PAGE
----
Lack of transparency

The denationalisation efforts have also been generally marked by murky deals. Most tender offers in 2016, for example, mainly involved one or two participants, where often preferential rights for  the purchase of a stake in a given company were held by an associate of the company, Aydin Bikebayev, founder of Kazakh legal firm Sayat Zholshy & Partners, was cited as saying by ZONA KZ news agency in 2016. 

Nearly 75% of the 114 subsidiaries of national holding companies sold as of February 2018 were subject to sales without any competitive procedures or were sold in auctions at below the starting price. Only the remaining 25% (just 29 companies) were sold at above the starting price.

"The units should be sold only at public auctions, where the winner should be the one who offers the highest price,” Bikebayev said. “Targeted sales, e-tenders and tenders should only be used in exceptional cases, because with these sales methods many potential buyers may [end up] not participating in the bidding process,” he added, noting that the winners of such sales are not the highest and that “the procedure itself is not sufficiently transparent".

In the light of these details, some Kazakh analysts posit the programme is a facade designed to hand over the companies from official to unofficial state control. They allege that at least some of the private entities and individuals buying the stakes have a long history of receiving state support or have been indirect owners of the properties all along, though insufficient transparency concerning the deals would make it difficult to confirm such allegations. If true, however, this would mean that officially transferring the companies into private hands is unlikely to inspire a more competitive environment. As in all post-Soviet Central Asian countries, personal ties and familial associations often stand as a primary determinants in both business ownership and political power in the country.

Reports regarding the sales of stakes in specific government-owned companies have been rare. One of the latest examples featured the sale of 100% of Euro-Asia Air, an Atyrau-based Kazakh airline that operates passenger flights to Russia, Turkey and the United Arab Emirates as well as between Central Asian countries. No information about the buyer of Euro Asia Air, owned by state oil producer KazMunaiGas prior to the sale, was publicised. The company was sold for KZT11.8bn in a two stage bidding process — significantly lower than the KZT15.5bn price offered for the airline in 2016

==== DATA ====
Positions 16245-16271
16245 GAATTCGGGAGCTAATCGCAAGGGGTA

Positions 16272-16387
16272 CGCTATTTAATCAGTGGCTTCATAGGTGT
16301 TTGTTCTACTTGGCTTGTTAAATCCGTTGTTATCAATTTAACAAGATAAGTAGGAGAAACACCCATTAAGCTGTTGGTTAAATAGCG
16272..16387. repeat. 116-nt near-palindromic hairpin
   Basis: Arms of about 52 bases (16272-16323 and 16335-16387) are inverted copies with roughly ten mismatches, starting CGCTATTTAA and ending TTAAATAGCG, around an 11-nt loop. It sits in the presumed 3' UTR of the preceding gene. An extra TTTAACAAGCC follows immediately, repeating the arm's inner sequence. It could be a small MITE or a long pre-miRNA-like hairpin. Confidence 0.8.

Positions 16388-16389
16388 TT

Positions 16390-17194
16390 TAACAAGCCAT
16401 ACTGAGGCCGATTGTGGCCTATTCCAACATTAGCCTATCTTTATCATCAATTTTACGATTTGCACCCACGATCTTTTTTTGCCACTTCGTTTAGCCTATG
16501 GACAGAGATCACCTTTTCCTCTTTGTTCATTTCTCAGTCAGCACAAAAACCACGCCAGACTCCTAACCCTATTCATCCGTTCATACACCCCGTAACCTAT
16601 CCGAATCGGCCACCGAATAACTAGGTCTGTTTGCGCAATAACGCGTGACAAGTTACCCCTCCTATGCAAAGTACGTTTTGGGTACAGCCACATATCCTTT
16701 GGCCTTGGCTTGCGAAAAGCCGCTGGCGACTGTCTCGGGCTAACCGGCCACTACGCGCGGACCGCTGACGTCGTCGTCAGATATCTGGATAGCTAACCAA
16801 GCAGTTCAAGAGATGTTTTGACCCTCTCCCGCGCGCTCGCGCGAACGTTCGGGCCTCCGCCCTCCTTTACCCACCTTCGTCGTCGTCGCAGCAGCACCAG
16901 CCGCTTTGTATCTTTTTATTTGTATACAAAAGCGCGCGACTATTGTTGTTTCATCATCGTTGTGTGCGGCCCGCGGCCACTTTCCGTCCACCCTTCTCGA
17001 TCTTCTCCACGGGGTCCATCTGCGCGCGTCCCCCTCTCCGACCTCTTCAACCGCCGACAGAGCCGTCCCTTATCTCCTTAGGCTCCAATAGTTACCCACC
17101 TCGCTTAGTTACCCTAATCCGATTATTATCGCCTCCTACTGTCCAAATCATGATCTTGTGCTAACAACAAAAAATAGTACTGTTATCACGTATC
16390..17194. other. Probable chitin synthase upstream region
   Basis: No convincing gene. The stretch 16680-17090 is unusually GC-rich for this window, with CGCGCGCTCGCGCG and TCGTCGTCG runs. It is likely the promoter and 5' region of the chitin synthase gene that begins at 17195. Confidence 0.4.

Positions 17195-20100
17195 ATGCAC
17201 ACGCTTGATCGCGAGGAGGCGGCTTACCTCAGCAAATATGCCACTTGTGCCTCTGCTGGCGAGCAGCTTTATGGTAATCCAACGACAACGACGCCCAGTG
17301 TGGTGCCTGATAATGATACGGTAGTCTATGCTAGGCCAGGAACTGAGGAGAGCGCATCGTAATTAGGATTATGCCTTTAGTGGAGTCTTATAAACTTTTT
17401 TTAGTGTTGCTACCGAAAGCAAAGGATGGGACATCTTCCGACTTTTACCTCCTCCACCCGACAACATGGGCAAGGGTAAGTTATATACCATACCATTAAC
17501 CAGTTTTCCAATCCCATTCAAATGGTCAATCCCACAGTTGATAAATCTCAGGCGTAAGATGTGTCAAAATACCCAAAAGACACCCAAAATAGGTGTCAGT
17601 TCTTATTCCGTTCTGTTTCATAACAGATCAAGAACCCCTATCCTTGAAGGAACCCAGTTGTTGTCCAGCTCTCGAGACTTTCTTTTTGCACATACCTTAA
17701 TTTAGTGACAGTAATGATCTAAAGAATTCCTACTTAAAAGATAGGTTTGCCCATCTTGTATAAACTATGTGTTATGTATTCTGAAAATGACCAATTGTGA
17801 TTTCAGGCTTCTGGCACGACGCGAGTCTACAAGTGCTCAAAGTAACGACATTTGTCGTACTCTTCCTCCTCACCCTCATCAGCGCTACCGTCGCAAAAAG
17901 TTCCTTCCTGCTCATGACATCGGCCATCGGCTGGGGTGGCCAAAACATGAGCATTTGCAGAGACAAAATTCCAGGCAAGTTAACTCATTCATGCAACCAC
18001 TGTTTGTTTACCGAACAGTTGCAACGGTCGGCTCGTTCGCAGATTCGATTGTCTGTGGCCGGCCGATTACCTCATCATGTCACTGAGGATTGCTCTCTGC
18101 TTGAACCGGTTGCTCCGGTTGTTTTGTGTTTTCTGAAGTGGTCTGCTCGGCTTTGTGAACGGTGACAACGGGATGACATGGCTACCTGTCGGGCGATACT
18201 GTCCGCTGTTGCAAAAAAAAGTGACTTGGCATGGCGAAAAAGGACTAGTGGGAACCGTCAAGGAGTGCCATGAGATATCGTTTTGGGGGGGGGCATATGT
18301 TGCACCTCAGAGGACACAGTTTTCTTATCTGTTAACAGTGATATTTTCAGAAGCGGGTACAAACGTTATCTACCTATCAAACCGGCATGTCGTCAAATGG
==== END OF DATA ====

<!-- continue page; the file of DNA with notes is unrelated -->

IPOs to perform better?

As part of the privatisation initiative, the authorities previously said they planned to sell stakes of at least 25% in 45 large state-owned companies, including the seven IPOs. The Kazakh government expects the IPOs to yield between $3.5bn-$5.5bn by the end of the drive. If successful, the amount would certainly surpass the funds raised from sales of smaller state-owned entities.

While what happens to the smaller companies earmarked for sale should not impact the IPOs, the lack of clear direction demonstrated within the privatisation plan does not bode well for them either. Signs of disorganisation have already been clear for a while now. The IPOs were originally set to launch in 2017, but Kazakhstan’s sovereign wealth fund Samruk-Kazyna has continuously postponed its goals or has been unclear about its future deadlines. It seems to have settled on floating two companies in the fourth quarter of 2018 — national carrier Air Astana and the world’s second largest uranium miner Kazatomprom, though reports citing anonymous sources suggest international listing for the latter company might get postponed again.

Other IPOs of large state-run companies possibly planned for this year include Kazakhtelecom, the country's largest telecom operator. The rest of the IPOs — namely of KazMunaiGas, Kazpost, Samruk Energy and Kazakhstan Temir Zholy (KTZ) railway operator — are tentatively set for 2019-2020.